"[It has] the face of a wild animal with glaring eyes and sharp teeth, but it is a man with the expression of an animal. The face is gaunt and grey."

Two weeks later, Elżbieta Wojdyla's boyfriend, Keith Maclean, contacted me and reported on further deterioration:

"[Her] condition has grown worse. ... She is withering away at such a rate that she is only just barely alive. ... She is being overcome by something."

I came to know Keith Maclean much better, but did not know him at all until Elżbieta Wojdyla introduced me to him in 1969.

Elżbieta Wojdyla can be heard speaking about her experiences at 2:36 on this video about the case:

Saturday, 23 January 2021

"Paranormal" Podcasters Ben and Pete


Listen to this risible podcast by two millennial dimwits called Ben and Pete, by clicking above. It could be Pete and Dud except for the fact that they, at least, were entertaining. But it's Ben and Pete. Ben is boring and ordinary. Pete's voice, however, is not dissimilar to E L Wisty (the Peter Cooke character).

“I have learned from my mistakes, and I am sure I can repeat them exactly.”

“As I looked out into the night sky, across all those infinite stars, it made me realize how insignificant they are.”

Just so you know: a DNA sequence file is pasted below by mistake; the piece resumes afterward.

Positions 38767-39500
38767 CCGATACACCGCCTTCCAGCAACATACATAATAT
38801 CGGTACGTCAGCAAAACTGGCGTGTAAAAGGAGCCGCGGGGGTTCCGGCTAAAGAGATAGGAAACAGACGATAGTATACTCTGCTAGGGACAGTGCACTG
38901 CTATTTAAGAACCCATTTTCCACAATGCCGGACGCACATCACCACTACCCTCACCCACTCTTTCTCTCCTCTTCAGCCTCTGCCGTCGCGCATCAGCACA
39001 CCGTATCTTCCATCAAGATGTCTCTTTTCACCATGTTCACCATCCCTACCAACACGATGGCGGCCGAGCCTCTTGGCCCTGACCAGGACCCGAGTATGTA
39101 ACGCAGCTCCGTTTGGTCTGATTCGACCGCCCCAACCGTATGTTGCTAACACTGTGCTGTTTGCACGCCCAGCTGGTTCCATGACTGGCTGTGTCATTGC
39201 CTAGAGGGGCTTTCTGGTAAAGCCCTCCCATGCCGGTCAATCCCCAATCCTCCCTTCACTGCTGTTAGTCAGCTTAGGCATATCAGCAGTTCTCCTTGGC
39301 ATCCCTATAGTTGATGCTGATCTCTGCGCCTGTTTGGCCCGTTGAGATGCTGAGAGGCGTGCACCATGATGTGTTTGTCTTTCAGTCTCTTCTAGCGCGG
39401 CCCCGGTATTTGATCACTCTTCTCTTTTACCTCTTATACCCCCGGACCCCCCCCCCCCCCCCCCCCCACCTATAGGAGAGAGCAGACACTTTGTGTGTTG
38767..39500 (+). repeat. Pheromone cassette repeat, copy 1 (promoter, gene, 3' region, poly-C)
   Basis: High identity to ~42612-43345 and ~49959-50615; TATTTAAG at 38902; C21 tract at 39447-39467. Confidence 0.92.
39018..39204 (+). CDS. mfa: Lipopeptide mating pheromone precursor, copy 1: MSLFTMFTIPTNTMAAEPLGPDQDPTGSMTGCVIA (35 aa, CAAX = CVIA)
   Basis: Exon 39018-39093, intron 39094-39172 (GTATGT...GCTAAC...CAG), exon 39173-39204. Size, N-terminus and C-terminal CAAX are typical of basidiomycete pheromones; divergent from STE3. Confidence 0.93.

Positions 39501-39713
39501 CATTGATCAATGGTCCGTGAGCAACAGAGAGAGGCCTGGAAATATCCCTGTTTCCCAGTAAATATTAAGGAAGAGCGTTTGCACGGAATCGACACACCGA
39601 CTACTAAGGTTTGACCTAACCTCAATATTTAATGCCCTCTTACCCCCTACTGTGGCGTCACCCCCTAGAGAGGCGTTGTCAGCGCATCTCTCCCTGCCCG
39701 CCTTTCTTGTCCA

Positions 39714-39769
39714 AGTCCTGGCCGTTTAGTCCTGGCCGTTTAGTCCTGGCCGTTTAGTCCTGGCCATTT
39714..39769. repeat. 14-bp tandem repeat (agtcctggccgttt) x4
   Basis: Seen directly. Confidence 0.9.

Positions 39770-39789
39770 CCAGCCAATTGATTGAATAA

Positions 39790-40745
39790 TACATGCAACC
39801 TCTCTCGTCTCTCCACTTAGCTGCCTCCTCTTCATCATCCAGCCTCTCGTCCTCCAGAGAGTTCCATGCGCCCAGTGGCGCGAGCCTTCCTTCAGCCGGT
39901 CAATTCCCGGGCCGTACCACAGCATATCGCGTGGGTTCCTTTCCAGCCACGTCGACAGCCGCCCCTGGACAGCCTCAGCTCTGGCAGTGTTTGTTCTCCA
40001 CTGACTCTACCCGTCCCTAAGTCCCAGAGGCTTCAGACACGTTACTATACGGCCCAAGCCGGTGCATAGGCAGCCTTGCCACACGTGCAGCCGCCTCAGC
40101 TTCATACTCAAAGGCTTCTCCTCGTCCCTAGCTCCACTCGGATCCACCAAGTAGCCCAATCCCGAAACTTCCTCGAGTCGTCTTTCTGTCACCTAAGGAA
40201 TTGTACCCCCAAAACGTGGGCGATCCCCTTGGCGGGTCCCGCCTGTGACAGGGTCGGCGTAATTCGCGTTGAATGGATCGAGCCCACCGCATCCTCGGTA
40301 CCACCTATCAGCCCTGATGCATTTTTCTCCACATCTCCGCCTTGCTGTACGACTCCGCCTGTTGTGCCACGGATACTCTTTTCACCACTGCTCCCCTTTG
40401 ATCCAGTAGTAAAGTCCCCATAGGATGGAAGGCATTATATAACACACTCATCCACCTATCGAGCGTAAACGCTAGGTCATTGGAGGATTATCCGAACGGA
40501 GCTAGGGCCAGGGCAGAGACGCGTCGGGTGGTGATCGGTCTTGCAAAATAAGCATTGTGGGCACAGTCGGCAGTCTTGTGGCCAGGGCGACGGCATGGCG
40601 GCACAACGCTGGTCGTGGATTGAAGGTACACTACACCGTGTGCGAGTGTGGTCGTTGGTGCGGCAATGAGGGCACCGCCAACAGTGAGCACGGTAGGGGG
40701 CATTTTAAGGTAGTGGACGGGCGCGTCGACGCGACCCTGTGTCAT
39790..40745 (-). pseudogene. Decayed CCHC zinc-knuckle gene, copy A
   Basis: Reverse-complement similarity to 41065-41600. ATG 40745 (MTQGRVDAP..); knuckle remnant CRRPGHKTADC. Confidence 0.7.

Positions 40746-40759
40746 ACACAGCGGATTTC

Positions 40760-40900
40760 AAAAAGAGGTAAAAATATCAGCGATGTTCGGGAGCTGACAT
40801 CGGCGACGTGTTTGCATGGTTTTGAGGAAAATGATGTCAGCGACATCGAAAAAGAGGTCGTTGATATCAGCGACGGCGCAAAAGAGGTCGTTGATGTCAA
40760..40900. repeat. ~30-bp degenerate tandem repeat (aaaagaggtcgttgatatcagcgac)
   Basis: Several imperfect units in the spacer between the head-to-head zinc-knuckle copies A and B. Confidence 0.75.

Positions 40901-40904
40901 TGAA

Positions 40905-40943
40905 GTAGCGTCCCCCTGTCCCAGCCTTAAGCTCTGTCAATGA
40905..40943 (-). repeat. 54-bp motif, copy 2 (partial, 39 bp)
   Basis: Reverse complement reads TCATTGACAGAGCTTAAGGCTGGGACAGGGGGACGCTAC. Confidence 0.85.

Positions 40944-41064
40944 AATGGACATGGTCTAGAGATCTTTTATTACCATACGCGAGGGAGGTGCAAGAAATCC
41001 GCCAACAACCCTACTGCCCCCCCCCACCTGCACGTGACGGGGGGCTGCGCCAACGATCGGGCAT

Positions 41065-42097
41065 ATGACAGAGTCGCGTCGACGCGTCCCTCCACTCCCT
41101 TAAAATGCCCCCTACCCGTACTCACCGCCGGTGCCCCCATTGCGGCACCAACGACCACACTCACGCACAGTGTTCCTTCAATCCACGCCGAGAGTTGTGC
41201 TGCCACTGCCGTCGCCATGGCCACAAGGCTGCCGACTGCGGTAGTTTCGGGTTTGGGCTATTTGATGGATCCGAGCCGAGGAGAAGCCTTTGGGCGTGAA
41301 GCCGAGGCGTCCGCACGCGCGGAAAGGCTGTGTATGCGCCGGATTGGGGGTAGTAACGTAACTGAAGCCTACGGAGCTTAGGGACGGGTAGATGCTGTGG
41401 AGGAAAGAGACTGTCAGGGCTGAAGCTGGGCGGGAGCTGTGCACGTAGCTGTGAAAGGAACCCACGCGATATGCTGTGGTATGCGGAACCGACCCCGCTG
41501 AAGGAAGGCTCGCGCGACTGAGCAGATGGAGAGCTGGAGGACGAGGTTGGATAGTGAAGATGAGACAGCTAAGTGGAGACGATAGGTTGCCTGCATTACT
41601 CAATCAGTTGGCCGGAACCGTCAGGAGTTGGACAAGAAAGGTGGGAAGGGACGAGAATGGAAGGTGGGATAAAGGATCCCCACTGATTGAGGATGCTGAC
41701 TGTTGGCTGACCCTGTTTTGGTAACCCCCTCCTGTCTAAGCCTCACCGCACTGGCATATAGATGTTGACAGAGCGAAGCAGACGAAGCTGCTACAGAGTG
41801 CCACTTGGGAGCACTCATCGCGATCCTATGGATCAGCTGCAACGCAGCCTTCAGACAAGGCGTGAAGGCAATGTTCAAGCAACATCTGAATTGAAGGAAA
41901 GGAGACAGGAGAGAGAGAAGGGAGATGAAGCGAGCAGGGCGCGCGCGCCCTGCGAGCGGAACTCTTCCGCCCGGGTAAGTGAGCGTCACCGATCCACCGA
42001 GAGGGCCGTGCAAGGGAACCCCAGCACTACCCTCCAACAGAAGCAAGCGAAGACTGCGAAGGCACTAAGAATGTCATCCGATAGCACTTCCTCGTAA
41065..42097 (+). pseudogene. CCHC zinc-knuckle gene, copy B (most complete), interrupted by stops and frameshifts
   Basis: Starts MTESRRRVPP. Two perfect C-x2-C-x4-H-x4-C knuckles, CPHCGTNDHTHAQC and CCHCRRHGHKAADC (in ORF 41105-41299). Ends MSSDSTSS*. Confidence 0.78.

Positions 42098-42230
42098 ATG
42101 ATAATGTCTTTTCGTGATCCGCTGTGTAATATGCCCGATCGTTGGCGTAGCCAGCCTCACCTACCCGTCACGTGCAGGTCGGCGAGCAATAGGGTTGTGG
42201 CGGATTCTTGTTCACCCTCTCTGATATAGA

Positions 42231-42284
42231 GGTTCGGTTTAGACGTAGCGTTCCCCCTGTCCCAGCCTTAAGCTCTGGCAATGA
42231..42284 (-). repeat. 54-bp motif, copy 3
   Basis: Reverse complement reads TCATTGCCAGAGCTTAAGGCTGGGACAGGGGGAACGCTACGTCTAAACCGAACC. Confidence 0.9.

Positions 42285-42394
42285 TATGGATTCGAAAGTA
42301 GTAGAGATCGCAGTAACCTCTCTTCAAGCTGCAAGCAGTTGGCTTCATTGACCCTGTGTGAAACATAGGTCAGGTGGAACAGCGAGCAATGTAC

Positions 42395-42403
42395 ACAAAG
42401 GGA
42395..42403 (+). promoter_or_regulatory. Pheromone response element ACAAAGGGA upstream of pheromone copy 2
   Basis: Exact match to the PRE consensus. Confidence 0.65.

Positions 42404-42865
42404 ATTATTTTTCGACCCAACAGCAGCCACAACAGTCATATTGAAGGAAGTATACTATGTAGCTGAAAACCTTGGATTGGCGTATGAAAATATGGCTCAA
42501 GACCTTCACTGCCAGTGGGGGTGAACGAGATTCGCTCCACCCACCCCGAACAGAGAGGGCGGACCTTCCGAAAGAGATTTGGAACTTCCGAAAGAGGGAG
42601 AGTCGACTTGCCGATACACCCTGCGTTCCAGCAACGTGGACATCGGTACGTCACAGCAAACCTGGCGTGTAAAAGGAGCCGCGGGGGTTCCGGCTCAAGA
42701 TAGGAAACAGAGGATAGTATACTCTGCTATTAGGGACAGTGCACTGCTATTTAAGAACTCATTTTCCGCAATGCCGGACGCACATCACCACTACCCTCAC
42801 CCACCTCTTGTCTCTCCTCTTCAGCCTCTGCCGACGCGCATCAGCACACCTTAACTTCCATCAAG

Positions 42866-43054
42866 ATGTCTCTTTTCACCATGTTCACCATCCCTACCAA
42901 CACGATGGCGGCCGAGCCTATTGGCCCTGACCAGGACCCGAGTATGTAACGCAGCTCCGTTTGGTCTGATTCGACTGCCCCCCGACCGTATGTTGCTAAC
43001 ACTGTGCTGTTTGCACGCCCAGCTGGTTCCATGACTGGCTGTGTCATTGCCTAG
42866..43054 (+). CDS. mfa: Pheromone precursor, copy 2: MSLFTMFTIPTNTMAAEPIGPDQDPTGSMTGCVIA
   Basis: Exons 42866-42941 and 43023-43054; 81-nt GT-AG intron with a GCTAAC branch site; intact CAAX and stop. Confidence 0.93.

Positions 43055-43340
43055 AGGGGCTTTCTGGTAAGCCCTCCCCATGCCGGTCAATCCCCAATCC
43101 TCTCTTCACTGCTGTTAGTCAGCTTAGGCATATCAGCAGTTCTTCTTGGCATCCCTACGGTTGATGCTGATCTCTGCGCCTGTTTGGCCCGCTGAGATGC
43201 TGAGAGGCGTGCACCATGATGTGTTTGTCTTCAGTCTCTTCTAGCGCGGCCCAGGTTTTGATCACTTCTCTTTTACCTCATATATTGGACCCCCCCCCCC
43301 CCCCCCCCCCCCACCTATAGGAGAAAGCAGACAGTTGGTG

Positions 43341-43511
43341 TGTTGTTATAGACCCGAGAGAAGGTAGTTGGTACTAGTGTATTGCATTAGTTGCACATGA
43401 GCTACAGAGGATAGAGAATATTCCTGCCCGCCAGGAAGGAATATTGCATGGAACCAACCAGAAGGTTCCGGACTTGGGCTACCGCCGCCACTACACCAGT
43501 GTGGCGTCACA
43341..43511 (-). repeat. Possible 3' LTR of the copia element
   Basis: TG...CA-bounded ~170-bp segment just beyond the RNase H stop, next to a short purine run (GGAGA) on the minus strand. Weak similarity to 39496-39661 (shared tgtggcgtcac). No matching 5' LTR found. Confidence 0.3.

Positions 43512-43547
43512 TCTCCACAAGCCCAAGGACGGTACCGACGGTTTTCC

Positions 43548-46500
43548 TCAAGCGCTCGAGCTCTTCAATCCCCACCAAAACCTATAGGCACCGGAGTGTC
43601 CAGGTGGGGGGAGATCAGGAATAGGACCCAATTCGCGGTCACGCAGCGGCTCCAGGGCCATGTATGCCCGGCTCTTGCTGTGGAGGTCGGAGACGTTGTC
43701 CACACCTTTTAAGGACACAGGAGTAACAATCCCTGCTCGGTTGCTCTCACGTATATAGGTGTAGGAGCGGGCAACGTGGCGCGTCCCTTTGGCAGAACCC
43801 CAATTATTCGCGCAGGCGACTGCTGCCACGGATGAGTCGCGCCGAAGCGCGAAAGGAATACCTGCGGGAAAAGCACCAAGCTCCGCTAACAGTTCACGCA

This unimaginably dull duo claim to operate from "a studio in a haunted pub near Oxford" that just happens to be named "Welch." The vintage image of the pub used on their heading no longer exists, and what replaces it is not called "Welch," an individual once loosely connected to a group that became the precursor of the Vampire Research Society (founded on 2 February 1970). 

People have been asking how is it possible for A Tale of Two Hunters to get so much monumentally wrong unless it is deliberate? With or without an agenda, it must be difficult to be factually incorrect for 99.9% of what one says in a podcast that lasts one hour and three minutes. The answer might be more prosaic, despite seemingly synchronistic allusions hither and thither on the general podcast elsewhere. The fact is that when you listen to Ben and Pete it is quite obvious they just don't care what they say. Couple that with a complete lack of professionalism, refusal to do any research of their own, and a reliance on utter garbage found on the internet, put there by equally incompetent individuals too young to have been around when the events were happening. Yet the events were reported at the time. This makes the claim that nobody showed up on Parliament Hill in 1973 inexcusable. In fact, one of the parties did turn up. It was reported in the Hampstead & Highgate Express, as well as elsewhere. And since when did Highgate N6 become Crouch End N8? The truth is that Ben and Pete simply don't care about the facts. They just want to talk amongst themselves whilst sneering and putting those they are talking about down; blocking the surviving person so he cannot see what they have published. It's rather pathetic and all too redolent of commentators today.